The large majority of fishing vessels in Ireland (86%) and in the EU (75%) are classified as small-scale (under 12m in length and using non-towed gear). Most of these are family-run operations with women in small-scale fishing families playing important (often unrecognised) roles that ‘keep the show on the road’. It is, by and large, women who take responsibility for administrative and logistical tasks related to the fishing operation. The material realities of small boats mean that they may not have a closed cabin where it’s feasible to use a mobile phone if weather conditions change, internet access at the fishing ground may be patchy or non-existent so that it may not be technically possible to report until ashore, small crews and solo operations may not have capacity to do anything other than the physical work of catching and hauling, older fishermen who don’t have capacity for digital learning (even with training) will need to rely on family support. Even for those fishermen who are tech-savvy, women in small-scale fisheries will, in many cases, be the ones to figure out how to use the technology and teach it to those going fishing.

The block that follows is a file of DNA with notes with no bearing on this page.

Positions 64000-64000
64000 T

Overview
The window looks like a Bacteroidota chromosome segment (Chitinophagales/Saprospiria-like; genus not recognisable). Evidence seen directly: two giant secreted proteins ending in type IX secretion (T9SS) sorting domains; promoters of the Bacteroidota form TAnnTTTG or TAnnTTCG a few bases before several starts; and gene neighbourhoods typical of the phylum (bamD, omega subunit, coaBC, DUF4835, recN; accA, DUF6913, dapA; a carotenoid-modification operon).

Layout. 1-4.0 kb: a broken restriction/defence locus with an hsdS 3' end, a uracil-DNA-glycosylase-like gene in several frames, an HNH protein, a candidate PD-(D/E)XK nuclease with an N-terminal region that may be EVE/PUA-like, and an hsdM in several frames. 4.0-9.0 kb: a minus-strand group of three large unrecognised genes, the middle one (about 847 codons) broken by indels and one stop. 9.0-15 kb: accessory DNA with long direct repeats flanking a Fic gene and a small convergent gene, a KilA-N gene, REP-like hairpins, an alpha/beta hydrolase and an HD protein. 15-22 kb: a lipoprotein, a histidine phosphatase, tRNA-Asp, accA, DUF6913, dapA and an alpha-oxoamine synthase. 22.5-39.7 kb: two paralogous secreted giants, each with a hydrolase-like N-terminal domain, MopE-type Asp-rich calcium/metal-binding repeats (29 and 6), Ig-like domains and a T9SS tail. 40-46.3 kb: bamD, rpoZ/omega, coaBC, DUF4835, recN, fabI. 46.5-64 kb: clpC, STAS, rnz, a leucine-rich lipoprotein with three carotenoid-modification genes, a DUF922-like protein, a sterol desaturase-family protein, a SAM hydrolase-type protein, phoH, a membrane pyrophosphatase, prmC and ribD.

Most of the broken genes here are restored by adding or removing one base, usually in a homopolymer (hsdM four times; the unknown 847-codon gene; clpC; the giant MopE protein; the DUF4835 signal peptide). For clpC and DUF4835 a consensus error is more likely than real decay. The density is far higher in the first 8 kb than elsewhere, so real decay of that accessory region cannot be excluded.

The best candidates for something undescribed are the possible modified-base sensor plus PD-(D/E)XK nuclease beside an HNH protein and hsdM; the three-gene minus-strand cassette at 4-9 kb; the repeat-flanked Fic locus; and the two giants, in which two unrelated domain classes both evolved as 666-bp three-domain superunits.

“There’s a reason that I do nearly all of the paperwork – there is zero capacity for the fishermen to do anything other than the physical work of catching and hauling. That’s also taking into consideration that there are two of us on board for our operations; several fishermen we know operate solo and simply don’t have the spare hands to do anything other than what they’re already maxed out doing.” highlights Keara Osborne, Iasc Inis Oírr.
The new Fisheries Control Regulation is therefore likely to directly increase the burden on women in small-scale fisheries. While there was much discussion at the PECH Committee around the need to ‘take on board the sector’s concerns’, to ‘create trust and confidence in the industry’, to ‘explain and listen to the sector’, nobody mentioned asking the women in small-scale fisheries what their needs and concerns will be. Nobody suggested that they should be included in the training that will need to be delivered.